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Buddha statue water ceremony in Songkran festival

5 ways to celebrate the New Year throughout 2024

Image: Songkran is a celestial celebration that marks the start of a new year in the Buddhist Calendar |

Celebrating the New Year isn’t a recent invention. In fact, we humans have been celebrating the renewal of the calendar for almost as long as we’ve been around. After all, when have we ever passed up an opportunity for a good old knees-up? But what is it about the New Year that’s just so special?

Humans have relied on the cyclical nature of the Earth’s passage around the Sun for millennia. Telling us when it’s time to plant crops, when to harvest and when to rest, the start of each year not only signals that it’s time to begin the process over again, but that we have survived another 12 months. So why wouldn’t we want to party? Surviving against all odds is a beautiful feat of nature, after all.

But as humanity grew and spread around the world, we all started to experience different things. What was considered the start of a new year in one ancient culture would have been very different to another. This has meant that as the human race has continued to grow and diversify, so too have our New Year’s celebrations.

Gregorian New Year - January

Used across the globe, the Gregorian Calendar has been in use since 1582. Renewing each year on the first of January, the Gregorian New Year’s celebration is perhaps the most recognisable for much of the world.

Leaving behind the challenges and struggles of the year just passed, while there are many different kinds of New Year’s celebrations, one thing is universal: the raucous celebration that falls at midnight.

Lunar New Year - February

Unlike the Gregorian New Year, the Lunar New Year doesn’t work to a specific date in the calendar but instead calls back to the ancient way of tracking time: the cycle of the Moon. The Lunar New Year always falls on the first New Moon of a lunar calendar, which is usually between late January and mid-February.

The Lunar New Year is celebrated predominantly by Chinese, Vietnamese, and South Korean communities. Celebrations take place across the globe, especially in areas with a high percentage of these communities.

Typical Lunar New Year celebrations include dinner with loved ones, fireworks, and vibrant festivals with music and dancing dragons. The colours red and gold signify luck and prosperity, so many people will dress themselves and decorate their homes with as many red and gold decorations as possible to invite the best luck for the year ahead.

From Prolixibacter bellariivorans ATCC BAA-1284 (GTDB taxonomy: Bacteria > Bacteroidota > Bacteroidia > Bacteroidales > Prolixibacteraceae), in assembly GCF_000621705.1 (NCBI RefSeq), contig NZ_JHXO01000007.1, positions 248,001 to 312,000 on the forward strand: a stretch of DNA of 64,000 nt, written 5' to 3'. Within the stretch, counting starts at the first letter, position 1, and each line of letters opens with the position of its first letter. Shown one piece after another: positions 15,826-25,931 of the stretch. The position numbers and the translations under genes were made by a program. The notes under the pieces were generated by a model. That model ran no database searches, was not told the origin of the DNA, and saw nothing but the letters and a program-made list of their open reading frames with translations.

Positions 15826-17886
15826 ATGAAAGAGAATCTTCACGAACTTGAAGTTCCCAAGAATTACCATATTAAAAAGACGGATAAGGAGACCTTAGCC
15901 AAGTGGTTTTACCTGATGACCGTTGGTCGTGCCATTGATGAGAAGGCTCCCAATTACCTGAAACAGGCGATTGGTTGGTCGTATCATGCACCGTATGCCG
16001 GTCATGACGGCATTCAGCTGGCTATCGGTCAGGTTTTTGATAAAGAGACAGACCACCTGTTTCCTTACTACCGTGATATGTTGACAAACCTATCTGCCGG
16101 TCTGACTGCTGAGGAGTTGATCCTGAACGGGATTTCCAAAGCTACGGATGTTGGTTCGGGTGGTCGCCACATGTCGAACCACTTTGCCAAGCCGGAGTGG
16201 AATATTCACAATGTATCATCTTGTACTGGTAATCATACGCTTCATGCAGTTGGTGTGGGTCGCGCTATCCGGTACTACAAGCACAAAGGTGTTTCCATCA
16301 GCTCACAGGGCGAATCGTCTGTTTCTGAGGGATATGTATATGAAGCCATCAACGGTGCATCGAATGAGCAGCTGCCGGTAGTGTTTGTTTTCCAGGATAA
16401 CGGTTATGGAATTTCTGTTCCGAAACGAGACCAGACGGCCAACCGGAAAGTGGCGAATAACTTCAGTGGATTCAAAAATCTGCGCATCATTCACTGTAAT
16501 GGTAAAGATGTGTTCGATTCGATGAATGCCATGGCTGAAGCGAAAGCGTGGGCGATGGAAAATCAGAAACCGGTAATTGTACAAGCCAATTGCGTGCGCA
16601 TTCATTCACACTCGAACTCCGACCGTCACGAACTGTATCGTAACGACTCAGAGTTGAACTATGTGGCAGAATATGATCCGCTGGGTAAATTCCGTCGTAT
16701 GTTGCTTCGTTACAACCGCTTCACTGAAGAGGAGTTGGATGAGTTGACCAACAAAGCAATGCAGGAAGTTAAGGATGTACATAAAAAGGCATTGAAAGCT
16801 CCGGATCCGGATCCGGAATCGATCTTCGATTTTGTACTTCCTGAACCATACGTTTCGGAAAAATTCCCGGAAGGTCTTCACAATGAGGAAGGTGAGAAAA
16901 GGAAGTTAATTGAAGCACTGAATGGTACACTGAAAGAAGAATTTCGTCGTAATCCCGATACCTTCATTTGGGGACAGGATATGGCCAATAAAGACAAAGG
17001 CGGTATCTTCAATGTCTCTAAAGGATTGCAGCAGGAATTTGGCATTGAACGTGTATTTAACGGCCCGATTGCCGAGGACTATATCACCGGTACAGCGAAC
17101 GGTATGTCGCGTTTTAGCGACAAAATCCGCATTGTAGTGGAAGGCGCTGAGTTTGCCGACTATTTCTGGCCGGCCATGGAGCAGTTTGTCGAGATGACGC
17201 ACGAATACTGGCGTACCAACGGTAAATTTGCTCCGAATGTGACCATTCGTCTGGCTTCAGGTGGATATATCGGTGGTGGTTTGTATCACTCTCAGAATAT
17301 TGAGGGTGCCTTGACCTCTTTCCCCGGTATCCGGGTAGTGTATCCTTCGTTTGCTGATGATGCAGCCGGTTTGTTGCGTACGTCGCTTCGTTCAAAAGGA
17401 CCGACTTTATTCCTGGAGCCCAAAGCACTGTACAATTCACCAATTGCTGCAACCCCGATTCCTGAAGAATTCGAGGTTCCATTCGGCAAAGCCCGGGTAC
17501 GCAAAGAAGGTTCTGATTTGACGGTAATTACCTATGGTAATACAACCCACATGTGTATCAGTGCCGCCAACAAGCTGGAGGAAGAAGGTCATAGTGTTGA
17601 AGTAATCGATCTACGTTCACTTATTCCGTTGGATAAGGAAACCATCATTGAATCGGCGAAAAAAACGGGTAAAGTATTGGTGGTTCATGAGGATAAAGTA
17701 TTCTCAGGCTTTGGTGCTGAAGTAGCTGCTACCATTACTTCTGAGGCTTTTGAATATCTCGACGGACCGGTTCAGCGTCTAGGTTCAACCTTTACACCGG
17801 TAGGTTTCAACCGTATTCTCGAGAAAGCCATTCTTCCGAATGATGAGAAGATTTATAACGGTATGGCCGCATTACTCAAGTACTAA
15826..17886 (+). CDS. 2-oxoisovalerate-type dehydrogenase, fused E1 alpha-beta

Nowruz - March

Meaning ‘New Day’, the Persian New Year celebration of Nowruz falls on the vernal equinox, usually around 21st March on the Gregorian Calendar. Marking the start of spring in the Northern Hemisphere, Nowruz was originally rooted in the Iranian religion of Zoroastrianism and is one of the oldest New Year's celebrations in the world.

Being celebrated for over 3,000 years, Nowruz traditions include dancing, giving gifts to friends and loved ones, open-air festivities, and rituals. As the Iranian culture has grown and spread, so too have the Nowruz customs, with different regions having their own traditions and practices.

Songkran - April

Another ancient New Year tradition, Songkran is a celestial celebration that marks the start of a new year in the Buddhist Calendar. Typically observed when the Sun passes into Aries, more recently, the Thai government fixed the date of celebrations between 13th and 15th April.

Celebrated across Thailand, Cambodia, Sri Lanka, Laos, Myanmar, and parts of India, China, and Vietnam, traditional ways to celebrate Songkran include pouring and sprinkling water to signify washing away the past, performing good deeds and acts of kindness and making offerings. Other traditions include spring cleaning, processions, pageants and event water gun fights.

Enkutatash - September

Observed mainly in Ethiopia and Eritrea, Enkutatash is a public holiday whose name roughly translates to ‘gift of jewels’. The story goes that the Queen of Sheba returned from her visit to King Solomon of Jerusalem on what just so happened to be the first day of the Ethiopian New Year. In celebration of her return, her subjects showered her with gifts and jewels, and the date has been observed ever since.

Traditional celebrations include attending church in the morning, followed by a big family meal. Young girls will often wear new clothes and gather flowers in bouquets to gift to friends, and traditional songs are sung about the new year.